Before Go-Sakuramachi's accession to the Chrysanthemum Throne, her personal name (imina) was Toshiko (智子). Toshiko was born into the Imperial family on 23 September 1740 she was the second daughter of Emperor Sakuramachi, and her mother was Nijō Ieko (二条 舎子). Toshiko had an older sister who died at a young age, and a brother named Toohito who became Emperor Momozono upon the death of their father in 1747. The empress and her Emperor brother were the last lineal descendants of Emperor Nakamikado. Toshiko's Imperial family lived with her in the dairi of the Heian Palace, her initial pre-accession title was Isa-no-miya (以茶宮) and later Ake-no-miya (緋宮).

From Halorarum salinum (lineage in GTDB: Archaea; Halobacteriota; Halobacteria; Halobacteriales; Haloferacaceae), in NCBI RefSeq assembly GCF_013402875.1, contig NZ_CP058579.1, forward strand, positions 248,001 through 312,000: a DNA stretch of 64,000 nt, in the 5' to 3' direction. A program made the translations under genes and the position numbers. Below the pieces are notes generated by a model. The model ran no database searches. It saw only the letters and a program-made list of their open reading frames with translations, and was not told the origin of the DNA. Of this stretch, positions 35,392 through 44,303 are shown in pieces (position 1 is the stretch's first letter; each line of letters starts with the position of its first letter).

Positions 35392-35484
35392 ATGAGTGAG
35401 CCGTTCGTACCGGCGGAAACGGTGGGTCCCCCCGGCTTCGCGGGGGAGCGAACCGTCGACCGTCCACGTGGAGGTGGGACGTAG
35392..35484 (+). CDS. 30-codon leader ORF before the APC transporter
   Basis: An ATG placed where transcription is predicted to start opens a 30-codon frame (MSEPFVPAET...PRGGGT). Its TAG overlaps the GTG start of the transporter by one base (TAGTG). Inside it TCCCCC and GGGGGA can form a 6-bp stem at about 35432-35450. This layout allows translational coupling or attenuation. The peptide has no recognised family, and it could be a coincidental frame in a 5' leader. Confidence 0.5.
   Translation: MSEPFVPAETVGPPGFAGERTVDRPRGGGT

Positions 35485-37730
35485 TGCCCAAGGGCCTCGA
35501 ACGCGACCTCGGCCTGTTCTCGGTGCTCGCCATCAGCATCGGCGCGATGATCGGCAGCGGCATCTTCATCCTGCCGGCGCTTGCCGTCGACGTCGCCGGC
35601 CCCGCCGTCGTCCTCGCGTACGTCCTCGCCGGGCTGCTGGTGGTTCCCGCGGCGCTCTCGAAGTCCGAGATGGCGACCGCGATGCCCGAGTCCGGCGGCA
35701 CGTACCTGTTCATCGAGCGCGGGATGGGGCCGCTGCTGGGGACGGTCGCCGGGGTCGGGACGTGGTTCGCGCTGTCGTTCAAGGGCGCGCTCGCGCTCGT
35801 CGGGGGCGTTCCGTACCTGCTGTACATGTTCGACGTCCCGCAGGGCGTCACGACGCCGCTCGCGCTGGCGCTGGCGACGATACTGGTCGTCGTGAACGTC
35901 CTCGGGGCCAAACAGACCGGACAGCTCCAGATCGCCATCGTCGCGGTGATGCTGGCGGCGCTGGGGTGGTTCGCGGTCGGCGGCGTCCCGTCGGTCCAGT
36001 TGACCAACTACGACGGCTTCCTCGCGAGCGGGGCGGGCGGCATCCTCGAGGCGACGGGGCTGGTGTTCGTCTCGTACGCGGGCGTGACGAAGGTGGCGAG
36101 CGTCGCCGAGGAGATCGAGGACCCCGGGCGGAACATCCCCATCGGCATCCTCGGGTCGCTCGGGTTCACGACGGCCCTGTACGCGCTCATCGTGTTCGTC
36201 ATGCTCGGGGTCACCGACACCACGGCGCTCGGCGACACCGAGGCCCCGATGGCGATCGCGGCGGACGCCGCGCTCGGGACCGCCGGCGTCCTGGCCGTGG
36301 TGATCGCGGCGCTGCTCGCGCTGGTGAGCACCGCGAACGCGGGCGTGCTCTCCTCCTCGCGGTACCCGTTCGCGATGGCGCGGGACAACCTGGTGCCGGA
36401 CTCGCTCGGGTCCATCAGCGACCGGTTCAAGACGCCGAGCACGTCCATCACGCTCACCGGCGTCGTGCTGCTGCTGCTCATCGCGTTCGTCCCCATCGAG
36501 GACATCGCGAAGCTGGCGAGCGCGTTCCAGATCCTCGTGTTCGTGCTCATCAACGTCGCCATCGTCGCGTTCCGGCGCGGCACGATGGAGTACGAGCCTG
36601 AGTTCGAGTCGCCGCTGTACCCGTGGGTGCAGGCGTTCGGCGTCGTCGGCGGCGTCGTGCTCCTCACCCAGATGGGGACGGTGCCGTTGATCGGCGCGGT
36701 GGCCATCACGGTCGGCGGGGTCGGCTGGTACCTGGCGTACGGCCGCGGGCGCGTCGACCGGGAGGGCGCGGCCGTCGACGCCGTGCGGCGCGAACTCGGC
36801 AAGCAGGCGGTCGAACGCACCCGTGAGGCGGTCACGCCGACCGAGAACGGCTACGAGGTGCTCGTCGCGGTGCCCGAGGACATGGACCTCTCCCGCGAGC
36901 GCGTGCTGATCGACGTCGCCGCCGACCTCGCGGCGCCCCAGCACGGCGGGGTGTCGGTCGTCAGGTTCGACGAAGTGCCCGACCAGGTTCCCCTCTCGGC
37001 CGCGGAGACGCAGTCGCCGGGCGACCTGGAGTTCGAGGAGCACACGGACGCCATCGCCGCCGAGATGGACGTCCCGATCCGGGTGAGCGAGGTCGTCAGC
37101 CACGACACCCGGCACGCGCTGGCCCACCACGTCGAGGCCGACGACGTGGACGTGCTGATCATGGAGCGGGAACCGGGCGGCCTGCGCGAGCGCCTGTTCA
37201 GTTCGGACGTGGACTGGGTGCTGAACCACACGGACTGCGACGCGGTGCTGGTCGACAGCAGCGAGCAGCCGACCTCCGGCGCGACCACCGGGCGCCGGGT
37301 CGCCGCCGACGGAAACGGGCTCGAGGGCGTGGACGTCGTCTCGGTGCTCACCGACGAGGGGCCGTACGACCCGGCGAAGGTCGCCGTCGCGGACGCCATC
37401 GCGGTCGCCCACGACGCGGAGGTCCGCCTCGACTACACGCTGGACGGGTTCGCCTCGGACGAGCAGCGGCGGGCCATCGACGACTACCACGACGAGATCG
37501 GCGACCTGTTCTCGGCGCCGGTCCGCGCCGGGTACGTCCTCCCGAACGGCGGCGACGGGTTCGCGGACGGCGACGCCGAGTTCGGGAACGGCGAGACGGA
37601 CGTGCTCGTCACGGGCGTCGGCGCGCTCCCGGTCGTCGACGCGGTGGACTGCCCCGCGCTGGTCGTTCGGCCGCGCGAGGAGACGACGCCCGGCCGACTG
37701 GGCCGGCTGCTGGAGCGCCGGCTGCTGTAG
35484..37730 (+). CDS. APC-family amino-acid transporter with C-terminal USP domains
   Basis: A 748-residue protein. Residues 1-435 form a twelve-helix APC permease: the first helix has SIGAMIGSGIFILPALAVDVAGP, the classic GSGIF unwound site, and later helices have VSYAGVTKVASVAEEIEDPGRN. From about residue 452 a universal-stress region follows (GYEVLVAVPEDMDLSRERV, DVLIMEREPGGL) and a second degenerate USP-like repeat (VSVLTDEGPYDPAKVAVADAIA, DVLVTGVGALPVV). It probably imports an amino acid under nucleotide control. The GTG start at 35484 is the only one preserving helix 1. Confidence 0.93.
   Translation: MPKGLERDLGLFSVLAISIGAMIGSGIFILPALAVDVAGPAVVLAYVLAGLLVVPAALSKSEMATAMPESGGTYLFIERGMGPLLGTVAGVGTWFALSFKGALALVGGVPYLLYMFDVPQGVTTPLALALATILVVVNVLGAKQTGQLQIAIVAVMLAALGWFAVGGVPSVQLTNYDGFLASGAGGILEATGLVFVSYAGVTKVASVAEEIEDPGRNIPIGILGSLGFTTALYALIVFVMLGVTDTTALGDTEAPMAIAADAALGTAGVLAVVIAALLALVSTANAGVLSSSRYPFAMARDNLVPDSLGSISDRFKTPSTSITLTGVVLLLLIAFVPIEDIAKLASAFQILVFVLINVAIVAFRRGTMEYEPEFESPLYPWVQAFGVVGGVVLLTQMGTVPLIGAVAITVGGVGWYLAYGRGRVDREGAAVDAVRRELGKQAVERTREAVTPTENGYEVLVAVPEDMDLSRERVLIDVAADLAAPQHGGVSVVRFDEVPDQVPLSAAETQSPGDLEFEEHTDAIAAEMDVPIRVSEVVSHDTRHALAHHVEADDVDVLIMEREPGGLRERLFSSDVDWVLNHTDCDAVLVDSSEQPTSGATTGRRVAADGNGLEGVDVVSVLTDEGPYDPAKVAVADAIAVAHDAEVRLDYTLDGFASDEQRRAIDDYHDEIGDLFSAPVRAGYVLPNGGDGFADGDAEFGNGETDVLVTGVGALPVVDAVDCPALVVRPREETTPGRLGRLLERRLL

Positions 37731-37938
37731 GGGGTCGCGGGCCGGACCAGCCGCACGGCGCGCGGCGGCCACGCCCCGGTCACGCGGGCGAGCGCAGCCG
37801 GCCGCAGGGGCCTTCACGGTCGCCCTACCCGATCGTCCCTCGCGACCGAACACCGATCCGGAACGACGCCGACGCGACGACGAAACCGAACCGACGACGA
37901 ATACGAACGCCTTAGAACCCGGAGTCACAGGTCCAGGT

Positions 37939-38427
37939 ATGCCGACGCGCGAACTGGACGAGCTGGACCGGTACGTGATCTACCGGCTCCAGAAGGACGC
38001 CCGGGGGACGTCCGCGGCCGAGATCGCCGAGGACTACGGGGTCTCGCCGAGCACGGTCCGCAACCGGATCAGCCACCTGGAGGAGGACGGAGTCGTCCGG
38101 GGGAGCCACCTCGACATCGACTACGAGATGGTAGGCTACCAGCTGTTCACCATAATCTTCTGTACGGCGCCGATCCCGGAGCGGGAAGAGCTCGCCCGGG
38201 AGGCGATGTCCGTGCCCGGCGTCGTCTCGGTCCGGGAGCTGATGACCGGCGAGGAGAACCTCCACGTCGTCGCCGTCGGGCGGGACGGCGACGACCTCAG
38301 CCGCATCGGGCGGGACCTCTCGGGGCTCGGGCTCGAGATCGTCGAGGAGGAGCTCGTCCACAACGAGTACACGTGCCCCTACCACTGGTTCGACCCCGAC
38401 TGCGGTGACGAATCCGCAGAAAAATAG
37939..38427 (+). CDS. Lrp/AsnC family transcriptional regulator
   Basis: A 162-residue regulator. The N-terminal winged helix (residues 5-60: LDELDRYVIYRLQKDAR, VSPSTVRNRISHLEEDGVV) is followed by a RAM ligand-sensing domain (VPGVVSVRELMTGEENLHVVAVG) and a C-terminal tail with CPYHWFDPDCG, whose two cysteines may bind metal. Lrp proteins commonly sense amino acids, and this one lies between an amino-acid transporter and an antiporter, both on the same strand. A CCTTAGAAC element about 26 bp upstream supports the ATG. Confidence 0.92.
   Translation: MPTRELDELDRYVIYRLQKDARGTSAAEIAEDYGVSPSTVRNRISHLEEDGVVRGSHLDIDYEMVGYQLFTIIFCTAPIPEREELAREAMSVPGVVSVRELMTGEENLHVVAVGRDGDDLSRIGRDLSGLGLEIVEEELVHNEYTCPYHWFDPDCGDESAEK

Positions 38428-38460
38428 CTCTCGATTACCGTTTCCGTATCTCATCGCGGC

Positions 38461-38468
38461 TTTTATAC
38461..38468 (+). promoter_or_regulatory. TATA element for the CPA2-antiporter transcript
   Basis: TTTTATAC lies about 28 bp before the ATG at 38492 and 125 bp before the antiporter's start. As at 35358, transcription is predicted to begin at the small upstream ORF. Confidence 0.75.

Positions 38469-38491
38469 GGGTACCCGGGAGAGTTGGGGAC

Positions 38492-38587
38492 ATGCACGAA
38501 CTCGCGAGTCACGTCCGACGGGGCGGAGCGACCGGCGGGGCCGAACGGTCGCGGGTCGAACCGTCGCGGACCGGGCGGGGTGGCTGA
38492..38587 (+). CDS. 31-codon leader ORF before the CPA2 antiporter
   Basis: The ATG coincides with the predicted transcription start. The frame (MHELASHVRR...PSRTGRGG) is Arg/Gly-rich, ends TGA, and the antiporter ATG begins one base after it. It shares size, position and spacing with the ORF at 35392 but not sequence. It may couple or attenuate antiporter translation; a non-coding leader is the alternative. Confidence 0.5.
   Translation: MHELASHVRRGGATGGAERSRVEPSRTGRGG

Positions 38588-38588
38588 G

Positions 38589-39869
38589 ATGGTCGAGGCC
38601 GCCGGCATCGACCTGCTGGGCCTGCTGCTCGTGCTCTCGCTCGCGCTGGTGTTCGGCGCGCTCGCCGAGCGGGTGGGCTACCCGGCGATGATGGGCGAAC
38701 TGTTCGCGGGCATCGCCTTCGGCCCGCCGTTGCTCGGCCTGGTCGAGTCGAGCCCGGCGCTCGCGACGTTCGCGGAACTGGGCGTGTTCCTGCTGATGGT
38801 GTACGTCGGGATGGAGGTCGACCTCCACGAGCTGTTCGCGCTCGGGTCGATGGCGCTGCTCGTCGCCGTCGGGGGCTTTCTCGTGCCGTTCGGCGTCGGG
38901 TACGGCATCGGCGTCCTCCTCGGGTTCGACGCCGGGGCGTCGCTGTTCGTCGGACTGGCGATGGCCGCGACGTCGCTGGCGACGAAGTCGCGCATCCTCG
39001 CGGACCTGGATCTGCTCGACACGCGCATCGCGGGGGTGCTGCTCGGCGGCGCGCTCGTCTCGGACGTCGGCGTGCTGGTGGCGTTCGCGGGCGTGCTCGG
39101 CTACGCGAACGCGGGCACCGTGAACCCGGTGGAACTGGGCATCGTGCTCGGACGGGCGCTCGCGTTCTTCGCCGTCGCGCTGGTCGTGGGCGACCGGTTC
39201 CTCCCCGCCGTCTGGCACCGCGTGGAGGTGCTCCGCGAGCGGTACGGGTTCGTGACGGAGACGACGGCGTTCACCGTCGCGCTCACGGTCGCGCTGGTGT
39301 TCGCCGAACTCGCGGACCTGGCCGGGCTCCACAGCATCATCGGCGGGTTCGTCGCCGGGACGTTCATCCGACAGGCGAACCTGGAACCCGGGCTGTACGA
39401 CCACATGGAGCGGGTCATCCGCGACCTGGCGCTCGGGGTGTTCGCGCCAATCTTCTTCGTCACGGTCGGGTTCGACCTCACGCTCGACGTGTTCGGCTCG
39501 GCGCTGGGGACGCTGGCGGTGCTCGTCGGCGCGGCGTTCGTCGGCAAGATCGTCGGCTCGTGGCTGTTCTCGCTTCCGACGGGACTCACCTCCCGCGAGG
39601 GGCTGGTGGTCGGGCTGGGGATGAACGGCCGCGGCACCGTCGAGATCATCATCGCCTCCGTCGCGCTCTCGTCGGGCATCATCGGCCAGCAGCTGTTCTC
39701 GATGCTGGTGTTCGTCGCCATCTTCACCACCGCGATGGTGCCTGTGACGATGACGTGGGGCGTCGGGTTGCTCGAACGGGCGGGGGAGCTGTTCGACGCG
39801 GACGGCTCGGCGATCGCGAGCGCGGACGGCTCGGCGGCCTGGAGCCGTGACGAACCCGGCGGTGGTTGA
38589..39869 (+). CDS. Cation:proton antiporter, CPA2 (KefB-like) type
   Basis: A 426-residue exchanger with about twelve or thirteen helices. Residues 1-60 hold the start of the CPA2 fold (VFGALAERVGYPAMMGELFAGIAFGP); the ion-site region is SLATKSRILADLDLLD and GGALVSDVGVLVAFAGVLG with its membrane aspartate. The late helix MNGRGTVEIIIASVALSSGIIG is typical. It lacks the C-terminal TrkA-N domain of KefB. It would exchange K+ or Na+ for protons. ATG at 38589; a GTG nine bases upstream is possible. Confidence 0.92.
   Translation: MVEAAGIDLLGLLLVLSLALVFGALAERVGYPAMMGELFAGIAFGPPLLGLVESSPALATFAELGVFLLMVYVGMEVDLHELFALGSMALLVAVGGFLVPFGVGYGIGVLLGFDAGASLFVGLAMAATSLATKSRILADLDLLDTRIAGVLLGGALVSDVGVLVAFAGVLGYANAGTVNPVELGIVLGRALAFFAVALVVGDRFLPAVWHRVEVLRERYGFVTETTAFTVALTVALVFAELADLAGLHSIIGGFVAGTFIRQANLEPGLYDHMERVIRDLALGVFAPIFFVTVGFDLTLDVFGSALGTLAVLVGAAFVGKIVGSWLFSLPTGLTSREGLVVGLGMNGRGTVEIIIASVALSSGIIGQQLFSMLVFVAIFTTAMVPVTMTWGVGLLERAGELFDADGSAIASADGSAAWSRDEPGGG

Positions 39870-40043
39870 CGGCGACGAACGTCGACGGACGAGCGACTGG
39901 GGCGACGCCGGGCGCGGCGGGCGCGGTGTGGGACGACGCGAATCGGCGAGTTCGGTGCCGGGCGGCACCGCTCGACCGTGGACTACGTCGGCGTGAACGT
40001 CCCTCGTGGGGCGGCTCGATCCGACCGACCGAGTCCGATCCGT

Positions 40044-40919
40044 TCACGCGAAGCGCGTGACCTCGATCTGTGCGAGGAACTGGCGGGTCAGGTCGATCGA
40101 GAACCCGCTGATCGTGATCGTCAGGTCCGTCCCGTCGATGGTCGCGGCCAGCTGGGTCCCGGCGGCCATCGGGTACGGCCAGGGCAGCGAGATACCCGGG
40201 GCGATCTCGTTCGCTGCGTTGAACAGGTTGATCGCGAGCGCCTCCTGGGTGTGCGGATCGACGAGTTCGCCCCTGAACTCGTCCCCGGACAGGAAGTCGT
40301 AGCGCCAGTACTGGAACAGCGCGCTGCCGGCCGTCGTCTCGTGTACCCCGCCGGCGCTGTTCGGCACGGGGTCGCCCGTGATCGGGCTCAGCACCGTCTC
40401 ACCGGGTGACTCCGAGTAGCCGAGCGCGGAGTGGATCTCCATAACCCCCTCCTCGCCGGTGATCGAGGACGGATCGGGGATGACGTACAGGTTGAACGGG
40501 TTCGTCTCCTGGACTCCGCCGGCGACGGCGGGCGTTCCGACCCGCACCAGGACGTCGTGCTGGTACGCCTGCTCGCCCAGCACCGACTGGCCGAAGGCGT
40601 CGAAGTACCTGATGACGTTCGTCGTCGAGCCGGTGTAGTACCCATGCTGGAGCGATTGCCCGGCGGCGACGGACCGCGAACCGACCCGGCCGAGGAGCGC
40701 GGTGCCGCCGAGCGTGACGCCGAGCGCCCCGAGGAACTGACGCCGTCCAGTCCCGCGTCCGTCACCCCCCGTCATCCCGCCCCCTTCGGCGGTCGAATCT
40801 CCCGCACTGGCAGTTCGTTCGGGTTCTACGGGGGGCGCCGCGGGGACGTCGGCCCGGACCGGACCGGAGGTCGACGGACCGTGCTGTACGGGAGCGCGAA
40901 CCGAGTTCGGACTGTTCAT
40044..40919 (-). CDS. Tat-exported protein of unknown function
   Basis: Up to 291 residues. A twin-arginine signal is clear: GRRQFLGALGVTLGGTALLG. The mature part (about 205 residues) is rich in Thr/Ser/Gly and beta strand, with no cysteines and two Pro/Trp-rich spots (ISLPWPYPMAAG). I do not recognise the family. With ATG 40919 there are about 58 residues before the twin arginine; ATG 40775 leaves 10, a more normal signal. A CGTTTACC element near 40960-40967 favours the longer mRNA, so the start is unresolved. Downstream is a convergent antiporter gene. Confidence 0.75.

On 15 September 1762 Princess Toshiko acceded to the throne as Empress when her brother Emperor Momozono abdicated in her favor. Momozono's son, Prince Hidehito (later to be known as Emperor Go-Momozono) was only 5 years old at this time. Hidehito's empress aunt was expected to occupy the throne until her nephew would be able to take on the burden of responsibility. While she held the political title of Empress, it was in name only as the shoguns of the Tokugawa family controlled Japan. There was only one major incident during Go-Sakuramachi's reign in 1766, which involved unsuccessful plans to displace the shogunate with restored Imperial powers. While the attempt was thwarted, additional challenges to the shōgun's authority would come a decade or so later under the reign of Emperor Kōkaku. Other events in Go-Sakuramachi's life included the founding of a merchant association handling Korean ginseng in the Kanda district of Edo. The year 1770 saw a great comet (Lexell's Comet) with a very long tail light up the night skies throughout the summer and autumn. During the same year two major disasters unfolded which included a typhoon that flattened the newly built Imperial Palace in Kyoto, and the start of a 15 year consecutive drought. Go-Sakuramachi abdicated on 9 January 1771 in favor of her nephew Hidehito.